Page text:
Edwin L. Aguirre
The UML group is among 31 teams from 30 colleges and universities across the country recognized by the EPA for their work in designing environmental solutions that will help improve quality of life, promote economic development and protect the environment. Each team will receive $15,000 under Phase I of the competition, and the researchers will use the funds to prove their concepts and to further test the technical and economic feasibility of their designs.
UMass Lowell won funding for its proposal to create safer, effective and nontoxic fertilizer from an abundant resource – in this case, the shell waste produced by processing crustaceans such as crabs, lobsters and shrimp. The group will develop a hydrothermal process to make chitin, a natural sugary substance derived from the hard outer shells of crustaceans, and turn it to renewable fertilizer.
Members of the team include chemical engineering doctoral students Melisa Nallar and Peng Yu, biology senior William Bizilj, chemical engineering sophomores Nicholas Tenaglia and Olivia Gauntlett and mechanical engineering sophomore Jonathan Aguilar.
“Winning the EPA grant gives us an opportunity to achieve our environmental goals and apply our classroom knowledge to a real-world problem,” says Nallar. “Our research is very important, because it is a pathway to the future we want for all.”
“The P3 award allows us to not only develop innovative technologies to simultaneously promote economic growth and global sustainability, but also to create a platform for students from different backgrounds to work together as a team,” says chemical engineering
Asst. Prof. Hsi-Wu Wong
, who is advising the students on the project. “I believe this is the best way to stimulate creative ideas.”
A ‘Greener’ Approach to Fertilizing
In New England, the lobster industry
is a multimillion-dollar enterprise, with companies processing millions of pounds of lobster meat every year for the domestic and overseas markets.
According to the UML team, shell waste presents a significant economic and environmental challenge for the local processing community due to the cost and carbon footprint associated with transporting the waste to the landfill. At the same time, the use of petroleum-derived chemical fertilizers by farmers can be costly and can have adverse environmental impact due to the potential nitrate contamination of groundwater and the large amount of energy needed to produce ammonia, a key ingredient in making synthetic fertilizers.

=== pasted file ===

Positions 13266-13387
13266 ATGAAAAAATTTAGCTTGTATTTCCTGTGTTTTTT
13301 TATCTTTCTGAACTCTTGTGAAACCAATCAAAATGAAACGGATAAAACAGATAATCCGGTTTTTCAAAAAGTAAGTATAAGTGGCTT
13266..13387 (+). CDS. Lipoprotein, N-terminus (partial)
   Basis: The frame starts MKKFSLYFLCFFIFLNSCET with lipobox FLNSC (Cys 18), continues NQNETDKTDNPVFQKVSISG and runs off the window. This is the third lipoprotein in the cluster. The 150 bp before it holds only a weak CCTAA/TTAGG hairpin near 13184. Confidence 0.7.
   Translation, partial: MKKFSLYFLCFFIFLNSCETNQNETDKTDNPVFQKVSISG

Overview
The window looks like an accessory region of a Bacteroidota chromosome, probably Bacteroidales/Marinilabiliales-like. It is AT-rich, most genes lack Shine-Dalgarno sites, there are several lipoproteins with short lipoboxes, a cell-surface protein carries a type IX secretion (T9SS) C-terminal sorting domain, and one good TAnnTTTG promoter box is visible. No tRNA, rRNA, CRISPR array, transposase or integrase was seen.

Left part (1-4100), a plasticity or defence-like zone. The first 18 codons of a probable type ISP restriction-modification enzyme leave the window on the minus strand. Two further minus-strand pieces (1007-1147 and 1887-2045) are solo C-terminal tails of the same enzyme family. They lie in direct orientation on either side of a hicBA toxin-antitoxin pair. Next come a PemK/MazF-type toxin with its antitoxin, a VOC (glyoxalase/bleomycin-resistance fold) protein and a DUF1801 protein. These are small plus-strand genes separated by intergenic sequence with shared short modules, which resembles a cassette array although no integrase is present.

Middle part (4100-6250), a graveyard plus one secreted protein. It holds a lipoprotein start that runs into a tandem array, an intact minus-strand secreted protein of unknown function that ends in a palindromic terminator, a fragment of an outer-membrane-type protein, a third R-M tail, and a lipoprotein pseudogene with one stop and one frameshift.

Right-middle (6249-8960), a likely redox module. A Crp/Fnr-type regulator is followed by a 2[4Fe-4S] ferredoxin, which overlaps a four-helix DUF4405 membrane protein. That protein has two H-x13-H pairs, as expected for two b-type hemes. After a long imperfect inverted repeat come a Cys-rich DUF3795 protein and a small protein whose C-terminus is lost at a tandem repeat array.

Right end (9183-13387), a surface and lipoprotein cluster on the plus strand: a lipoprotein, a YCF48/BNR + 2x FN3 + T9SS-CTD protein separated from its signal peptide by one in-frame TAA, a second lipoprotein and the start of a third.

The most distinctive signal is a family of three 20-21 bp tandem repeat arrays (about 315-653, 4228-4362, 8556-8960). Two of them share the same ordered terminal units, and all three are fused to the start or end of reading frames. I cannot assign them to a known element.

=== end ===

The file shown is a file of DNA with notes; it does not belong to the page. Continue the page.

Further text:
Wong and his students hope that their hydrothermal reactor system can be used to address these issues and convert crustacean shell waste into high-value, nitrogen-rich “biochar” soil enhancer for agricultural applications.
“Our goal is to improve the lives and advance the economy of seafood processors and agricultural farmers by introducing a new source of revenue based on shell-derived fertilizers, as well as to help preserve the environment by reducing landfill and energy consumption,” Wong says.
This year’s P3 award winners showcased their projects at the National Sustainable Design Expo, held April 7 and 8 during the USA Science and Engineering Festival in Washington, D.C.
The other P3 winners include teams from Cornell University, Georgia Tech, Purdue University, the University of California Davis and Riverside, the University of Texas, Arlington and the University of Washington. Their projects range from harnessing solar power to disinfect drinking water to using beetle larvae to break down Styrofoam and organic waste.
The teams will be eligible to compete for Phase II funding – with each grant worth up to $75,000 – later this spring. The EPA’s ultimate goal is to bring the technologies into the marketplace.